Seattle Official Suggests Not Using “Offensive” Phrase “Brown Bag”– And There’s Some History Behind It
Seattle is the subject of howls of derision today as news spread that a government official suggested not using the word “citizen” or the phrase “brown bag” because they might be offensive. And while the idea does smack of political correctness gone awry, as usual, the blogosphere has exaggerated what happened while ignoring the (slight) reasoning behind it.
Headlines like “City officials urge ban on ‘potentially offensive’ language” and “Seattle removes offensive words ‘citizen,’ ‘brown bag’ from vocabulary” are either misleading or outright false. First of all, it was not the whole city, or even a handful of officials- the articles cite only a single employee of the Office of Civil Rights. And the words have not been “removed” from usage in the city, nor did the memo seem to urge any official action- it only suggested that employees internally refrain from using the words.
With illegal immigration still a hot button issue, the inclusion of “citizen” is easier to understand- not to mention that citizenship is not the only legal status for US residents. In a radio interview, the author of the memo, Elliott Bronstein, said he just wanted to be inclusive of legal resident non-citizens with the language.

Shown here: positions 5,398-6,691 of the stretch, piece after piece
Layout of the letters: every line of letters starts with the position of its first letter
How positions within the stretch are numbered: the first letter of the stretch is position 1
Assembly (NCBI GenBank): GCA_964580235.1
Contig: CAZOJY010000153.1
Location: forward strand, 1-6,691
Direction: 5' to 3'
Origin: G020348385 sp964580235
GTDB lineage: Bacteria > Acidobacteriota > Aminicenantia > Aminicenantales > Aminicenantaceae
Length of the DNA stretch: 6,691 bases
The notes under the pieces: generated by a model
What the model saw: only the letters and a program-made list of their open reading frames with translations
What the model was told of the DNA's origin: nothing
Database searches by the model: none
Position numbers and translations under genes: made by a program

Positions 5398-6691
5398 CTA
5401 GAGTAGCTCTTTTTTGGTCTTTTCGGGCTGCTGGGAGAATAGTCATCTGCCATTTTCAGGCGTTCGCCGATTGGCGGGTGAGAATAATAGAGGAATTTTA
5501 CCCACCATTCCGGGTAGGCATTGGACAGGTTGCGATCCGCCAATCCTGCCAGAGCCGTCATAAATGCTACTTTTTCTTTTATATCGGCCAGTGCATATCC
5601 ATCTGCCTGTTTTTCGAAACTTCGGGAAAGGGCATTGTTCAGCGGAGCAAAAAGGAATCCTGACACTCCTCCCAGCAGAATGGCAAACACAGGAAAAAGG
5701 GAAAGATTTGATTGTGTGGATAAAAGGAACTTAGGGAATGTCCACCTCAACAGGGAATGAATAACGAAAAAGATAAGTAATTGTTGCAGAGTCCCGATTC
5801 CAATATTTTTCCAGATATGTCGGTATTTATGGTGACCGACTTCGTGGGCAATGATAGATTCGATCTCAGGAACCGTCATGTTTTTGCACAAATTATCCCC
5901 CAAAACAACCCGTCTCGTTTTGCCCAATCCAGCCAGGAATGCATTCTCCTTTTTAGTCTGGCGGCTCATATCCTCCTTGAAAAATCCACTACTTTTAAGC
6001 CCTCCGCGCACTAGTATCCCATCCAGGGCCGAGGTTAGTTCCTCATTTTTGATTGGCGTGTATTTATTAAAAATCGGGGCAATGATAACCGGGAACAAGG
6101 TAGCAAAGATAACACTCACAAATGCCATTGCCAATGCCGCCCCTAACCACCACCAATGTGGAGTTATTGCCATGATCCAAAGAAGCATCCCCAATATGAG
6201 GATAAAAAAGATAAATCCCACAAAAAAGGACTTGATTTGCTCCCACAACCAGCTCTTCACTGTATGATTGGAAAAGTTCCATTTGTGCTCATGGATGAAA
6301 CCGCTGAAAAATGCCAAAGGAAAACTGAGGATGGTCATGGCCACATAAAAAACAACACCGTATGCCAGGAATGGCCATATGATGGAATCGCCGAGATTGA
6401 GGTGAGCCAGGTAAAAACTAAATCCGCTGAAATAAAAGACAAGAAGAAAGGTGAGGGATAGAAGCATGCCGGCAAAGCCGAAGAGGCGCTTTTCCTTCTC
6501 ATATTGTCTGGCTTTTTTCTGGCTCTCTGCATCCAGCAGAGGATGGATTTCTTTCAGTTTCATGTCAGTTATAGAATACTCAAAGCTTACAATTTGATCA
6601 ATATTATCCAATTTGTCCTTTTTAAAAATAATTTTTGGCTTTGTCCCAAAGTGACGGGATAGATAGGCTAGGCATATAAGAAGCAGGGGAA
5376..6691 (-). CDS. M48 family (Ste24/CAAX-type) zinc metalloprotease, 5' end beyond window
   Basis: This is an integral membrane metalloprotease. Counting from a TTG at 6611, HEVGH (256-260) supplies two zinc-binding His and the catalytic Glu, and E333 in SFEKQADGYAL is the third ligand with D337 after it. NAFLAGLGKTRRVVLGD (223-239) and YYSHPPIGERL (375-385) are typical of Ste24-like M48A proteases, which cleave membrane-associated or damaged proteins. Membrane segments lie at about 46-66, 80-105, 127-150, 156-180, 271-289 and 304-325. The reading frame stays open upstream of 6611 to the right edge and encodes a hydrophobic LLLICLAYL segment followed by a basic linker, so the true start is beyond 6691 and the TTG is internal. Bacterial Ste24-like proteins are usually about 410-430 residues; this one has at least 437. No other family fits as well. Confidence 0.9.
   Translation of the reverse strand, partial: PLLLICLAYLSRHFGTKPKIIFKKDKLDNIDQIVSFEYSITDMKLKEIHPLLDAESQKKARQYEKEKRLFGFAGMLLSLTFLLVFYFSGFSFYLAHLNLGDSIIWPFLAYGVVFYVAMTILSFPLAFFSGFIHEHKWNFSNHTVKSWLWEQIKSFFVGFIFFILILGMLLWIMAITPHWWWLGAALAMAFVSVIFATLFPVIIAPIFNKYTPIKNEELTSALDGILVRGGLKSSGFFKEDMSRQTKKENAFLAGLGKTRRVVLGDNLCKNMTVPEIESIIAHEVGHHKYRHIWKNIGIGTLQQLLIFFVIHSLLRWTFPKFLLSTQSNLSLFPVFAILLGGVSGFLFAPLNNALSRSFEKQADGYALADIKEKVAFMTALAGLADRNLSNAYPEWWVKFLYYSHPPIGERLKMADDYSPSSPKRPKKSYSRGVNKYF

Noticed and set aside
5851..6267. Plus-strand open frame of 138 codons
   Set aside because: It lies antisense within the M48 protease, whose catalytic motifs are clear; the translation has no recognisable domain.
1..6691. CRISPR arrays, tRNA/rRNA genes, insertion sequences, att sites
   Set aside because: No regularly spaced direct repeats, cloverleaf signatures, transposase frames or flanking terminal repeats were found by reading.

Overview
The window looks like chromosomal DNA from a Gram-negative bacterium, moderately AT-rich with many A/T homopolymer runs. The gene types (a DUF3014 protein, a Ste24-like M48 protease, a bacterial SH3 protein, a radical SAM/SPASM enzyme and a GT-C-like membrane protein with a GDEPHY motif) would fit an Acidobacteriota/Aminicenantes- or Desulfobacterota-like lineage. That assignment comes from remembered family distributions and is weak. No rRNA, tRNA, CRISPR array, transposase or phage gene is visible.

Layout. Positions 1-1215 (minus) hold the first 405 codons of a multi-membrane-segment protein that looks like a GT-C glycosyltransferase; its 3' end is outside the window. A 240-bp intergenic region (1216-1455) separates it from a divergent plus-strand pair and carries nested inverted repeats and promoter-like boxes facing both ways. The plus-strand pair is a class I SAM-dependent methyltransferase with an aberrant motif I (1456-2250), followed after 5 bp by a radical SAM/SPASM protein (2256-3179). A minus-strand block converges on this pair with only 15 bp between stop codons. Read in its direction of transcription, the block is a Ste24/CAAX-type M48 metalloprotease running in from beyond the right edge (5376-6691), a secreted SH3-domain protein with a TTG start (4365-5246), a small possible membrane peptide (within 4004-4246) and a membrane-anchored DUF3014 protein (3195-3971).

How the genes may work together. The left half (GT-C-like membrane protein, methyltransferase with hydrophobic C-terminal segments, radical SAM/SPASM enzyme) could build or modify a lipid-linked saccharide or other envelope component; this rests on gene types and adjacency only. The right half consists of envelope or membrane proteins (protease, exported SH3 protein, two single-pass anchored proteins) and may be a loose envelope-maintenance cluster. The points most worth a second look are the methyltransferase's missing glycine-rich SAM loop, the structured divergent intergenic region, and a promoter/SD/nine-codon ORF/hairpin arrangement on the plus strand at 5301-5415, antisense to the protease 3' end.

But the suggestion of “brown bag” left many even sympathetic persons scratching their heads. What could be offensive about that phrase? It refers to the color of a paper bag often used to carry a lunch. End of story. Right?
Well, not exactly. As Bronstein pointed out, the phrase “brown bag party” or “paper bag party” once referred to an event in the mid-part of the century where black people were admitted only if their skin were as light as a brown bag or lighter. According to Wikipedia, it was predominantly a New Orleans phenomenon, and has been discussed by prominent academics like Michael Eric Dyson.
Still, has anyone bringing their lunch from home ever used the phrase “brown bag” derogatorily? Do “a lot” of African-Americans, as Bronstein suggests, really take offense to this seemingly practical expression? It seems this offensive usage has spread farther and faster with this controversy than it ever did on its own.
Apparently, the use of “brown bag” caused an identical stir in the Unitarian Universalist community back in 2007. As one writer said then, “ I really hate anything that makes a cause I basically believe in look stupid.”
What do you think? Should the words be avoided? Was the whole situation exaggerated?